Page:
The consequences of a Brexit on the applicable competition and trade regimes in the UK will depend on the terms of the future UK/EU relationship. It is an open question as to whether post-Brexit, the UK will generally align itself with the EU, or undertake an independent path. There is a broad assumption that the UK will repeal the European Communities Act 1972 (“ECA”) and so no longer be obliged to follow EU law. However, it is possible the UK may choose to retain some EU laws.
Assuming the ECA is repealed, the English courts and the UK Competition & Markets Authority (CMA) would no longer be bound to follow and give precedence to EU law over national law. However, EU competition law applies to all companies operating in the EU, irrespective of where they are based. Post-Brexit, any UK businesses trading in the EU Member States will continue to be subject to EU competition law.
In addition, the UK has its own national competition laws which are closely modelled on EU rules. Businesses will therefore need to continue to ensure that their agreements and practices are UK and EU competition law-compliant.
While a Brexit is unlikely to change the substantive application of competition law in the UK, there will be an increased regulatory burden for UK business. Anti-competitive conduct that has an effect in the UK and also the EU may be investigated by both the CMA (for breach of UK law) and the European Commission (for breach of EU law) – which means that an infringing company could be subject to double penalties.
There will also be increased red tape with regard to merger control. The UK would no longer be part of the EU “one stop shop” for merger control. At present, if a deal is notified to the European Commission, it does not need to be separately notified to the national competition authorities of the EU. If the UK leaves the EU, the EU and UK merger control regimes would run in parallel so that a transaction that meets the EU merger notification thresholds may also separately be notifiable to the CMA.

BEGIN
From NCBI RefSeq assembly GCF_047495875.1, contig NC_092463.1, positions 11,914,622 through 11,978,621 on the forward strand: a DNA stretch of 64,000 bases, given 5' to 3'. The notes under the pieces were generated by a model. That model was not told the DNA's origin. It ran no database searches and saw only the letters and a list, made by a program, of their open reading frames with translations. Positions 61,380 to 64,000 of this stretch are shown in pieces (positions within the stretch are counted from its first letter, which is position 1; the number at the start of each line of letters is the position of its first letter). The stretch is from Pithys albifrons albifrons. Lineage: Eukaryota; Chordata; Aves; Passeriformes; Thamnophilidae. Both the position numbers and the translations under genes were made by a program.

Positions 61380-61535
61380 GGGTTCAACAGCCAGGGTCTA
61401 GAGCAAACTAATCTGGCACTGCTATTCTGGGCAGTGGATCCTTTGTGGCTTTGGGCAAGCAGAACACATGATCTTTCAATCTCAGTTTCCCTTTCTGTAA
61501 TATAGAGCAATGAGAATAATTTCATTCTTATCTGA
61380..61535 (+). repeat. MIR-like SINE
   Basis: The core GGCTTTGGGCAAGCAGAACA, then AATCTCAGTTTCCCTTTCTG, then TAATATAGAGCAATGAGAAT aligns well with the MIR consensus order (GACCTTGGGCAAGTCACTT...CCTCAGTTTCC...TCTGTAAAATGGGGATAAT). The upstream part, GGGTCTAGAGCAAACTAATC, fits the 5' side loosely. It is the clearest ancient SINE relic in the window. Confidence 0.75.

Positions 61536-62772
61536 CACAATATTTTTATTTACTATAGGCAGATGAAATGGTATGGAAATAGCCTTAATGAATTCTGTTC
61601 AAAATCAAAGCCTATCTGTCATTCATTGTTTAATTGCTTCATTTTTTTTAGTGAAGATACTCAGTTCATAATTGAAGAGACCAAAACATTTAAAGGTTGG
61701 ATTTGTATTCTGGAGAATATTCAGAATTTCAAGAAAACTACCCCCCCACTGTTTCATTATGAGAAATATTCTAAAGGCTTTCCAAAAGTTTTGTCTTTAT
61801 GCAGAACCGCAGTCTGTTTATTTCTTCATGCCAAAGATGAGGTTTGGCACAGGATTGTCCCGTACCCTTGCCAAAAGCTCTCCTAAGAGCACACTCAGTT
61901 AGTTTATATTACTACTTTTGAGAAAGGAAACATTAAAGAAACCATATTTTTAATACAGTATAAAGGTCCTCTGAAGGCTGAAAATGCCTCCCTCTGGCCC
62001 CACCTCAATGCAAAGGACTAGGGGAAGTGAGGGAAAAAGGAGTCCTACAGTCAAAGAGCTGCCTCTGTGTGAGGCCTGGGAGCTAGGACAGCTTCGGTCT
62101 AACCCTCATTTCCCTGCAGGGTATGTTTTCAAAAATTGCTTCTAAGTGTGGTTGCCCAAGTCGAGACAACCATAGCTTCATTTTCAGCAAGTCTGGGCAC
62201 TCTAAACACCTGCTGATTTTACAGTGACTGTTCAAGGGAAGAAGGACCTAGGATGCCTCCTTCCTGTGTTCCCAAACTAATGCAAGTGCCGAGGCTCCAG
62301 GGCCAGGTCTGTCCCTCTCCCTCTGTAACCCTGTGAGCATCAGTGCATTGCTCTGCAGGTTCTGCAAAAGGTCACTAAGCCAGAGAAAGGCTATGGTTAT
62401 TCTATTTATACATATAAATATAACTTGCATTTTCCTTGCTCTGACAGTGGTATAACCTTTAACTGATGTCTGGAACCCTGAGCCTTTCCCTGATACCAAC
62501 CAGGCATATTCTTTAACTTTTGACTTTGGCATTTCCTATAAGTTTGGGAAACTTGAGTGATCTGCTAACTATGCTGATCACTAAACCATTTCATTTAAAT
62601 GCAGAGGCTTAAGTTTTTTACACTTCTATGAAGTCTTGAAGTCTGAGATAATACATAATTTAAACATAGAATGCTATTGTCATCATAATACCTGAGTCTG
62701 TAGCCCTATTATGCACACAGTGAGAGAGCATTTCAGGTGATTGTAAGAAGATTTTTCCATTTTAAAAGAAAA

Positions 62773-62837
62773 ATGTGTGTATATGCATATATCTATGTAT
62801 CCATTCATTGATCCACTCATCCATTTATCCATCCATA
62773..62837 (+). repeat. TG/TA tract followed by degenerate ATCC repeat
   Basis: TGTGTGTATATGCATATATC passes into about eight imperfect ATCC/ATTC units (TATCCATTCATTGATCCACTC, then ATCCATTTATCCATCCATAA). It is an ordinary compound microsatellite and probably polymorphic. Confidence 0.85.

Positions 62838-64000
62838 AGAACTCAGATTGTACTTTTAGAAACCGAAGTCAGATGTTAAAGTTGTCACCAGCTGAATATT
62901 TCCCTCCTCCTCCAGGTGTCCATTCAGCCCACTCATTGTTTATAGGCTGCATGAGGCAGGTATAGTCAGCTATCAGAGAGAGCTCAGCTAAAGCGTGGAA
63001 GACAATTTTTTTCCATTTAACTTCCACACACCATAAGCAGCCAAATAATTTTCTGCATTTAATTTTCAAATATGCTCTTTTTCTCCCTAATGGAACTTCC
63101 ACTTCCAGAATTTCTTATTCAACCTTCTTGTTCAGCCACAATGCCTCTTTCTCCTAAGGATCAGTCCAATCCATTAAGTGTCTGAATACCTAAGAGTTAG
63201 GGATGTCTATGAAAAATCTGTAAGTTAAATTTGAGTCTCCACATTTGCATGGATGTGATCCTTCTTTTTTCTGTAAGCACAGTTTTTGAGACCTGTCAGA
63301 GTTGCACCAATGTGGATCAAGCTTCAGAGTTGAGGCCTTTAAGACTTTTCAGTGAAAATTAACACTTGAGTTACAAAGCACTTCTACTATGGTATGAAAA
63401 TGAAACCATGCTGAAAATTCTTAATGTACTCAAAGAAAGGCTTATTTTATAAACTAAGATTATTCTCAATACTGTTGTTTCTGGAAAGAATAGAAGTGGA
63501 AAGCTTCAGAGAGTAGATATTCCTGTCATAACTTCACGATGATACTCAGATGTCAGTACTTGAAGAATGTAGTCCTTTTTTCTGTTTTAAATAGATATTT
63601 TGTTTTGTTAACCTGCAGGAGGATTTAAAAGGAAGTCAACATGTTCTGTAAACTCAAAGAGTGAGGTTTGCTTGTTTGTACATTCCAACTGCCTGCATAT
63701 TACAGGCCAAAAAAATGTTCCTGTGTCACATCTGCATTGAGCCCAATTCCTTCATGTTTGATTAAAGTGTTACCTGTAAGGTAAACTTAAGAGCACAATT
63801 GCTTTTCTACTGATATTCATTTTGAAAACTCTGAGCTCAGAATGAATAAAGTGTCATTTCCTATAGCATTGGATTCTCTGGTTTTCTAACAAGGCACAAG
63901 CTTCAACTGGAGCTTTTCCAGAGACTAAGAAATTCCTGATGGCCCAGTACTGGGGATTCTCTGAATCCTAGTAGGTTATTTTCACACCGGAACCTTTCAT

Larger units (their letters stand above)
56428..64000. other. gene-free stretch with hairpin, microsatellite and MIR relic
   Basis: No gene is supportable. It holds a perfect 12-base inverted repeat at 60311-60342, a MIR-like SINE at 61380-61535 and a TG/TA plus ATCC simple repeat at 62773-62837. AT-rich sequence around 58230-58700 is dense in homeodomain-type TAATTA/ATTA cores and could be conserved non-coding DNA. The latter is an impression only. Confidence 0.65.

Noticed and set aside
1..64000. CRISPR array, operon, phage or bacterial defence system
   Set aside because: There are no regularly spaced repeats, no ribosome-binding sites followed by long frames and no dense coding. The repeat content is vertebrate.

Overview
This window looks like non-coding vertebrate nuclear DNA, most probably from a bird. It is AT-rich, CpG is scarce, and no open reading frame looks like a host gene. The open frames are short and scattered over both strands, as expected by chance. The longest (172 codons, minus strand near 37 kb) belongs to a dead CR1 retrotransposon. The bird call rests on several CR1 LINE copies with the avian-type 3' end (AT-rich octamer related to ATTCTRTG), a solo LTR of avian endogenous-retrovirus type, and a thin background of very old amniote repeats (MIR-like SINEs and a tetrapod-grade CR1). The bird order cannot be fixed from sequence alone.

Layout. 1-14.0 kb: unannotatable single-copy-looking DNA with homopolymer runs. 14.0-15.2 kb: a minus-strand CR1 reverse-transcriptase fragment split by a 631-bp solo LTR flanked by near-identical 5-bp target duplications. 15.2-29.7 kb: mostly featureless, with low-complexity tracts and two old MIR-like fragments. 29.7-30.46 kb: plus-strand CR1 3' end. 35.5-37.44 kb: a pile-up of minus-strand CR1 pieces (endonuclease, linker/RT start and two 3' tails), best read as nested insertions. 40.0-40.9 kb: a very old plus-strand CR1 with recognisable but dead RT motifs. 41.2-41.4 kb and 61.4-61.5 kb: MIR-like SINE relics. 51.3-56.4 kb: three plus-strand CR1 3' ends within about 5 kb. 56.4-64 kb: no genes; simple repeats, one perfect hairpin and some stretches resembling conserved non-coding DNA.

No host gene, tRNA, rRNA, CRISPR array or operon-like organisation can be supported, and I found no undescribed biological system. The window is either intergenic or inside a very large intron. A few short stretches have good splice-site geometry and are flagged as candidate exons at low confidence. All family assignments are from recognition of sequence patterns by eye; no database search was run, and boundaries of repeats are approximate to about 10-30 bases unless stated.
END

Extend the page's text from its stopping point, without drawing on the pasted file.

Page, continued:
The UK would no longer be subject to the EU State Aid rules which means that the UK government could provide certain subsidies and tax breaks to UK companies without having to notify the European Commission.
The UK is currently part of the EU customs union, which means that businesses in one Member State can sell goods to and buy goods from other Member States without having to pay customs duties or other charges, irrespective of the country of origin of those goods.
Post-Brexit, the UK will lose the benefit of duty-free trade in goods and liberalised access to service markets with the EU and all other major trading partners. Goods which are indirectly imported into the UK via the EU would become subject to customs duties. The re-imposition of tariff barriers would make importing from the EU, and from certain third countries, more costly.
The UK would also likely be subject to increased administration and compliance procedures when exporting into the EU, which in turn will increase the cost and reduce the efficiency of trading with the EU.
In addition, the UK presently benefits from a number of free trade agreements (FTAs) between the EU and certain third countries which allow goods to be imported into the EU at a lower or nil rate of customs duty. This benefit will be lost and the UK will need to individually negotiate its own FTAs – which might be on less favourable terms than the existing FTAs with the EU and will likely take many years and resources to negotiate.
The UK will also likely lose the benefit of FTAs which are currently being negotiated with the EU, such as TTIP.
Post-Brexit, the UK would also need to decide on its sanctions policy and whether to repeal current EU sanctions legislation and forge its own position, or to continue to follow the EU in its stance towards sanctioned countries. The UK is a permanent member of the UN Security Council, so would continue to influence policy decisions at a UN level in the event of a Brexit.
Sam Mobley and Ross Denton are partners at Baker & McKenzie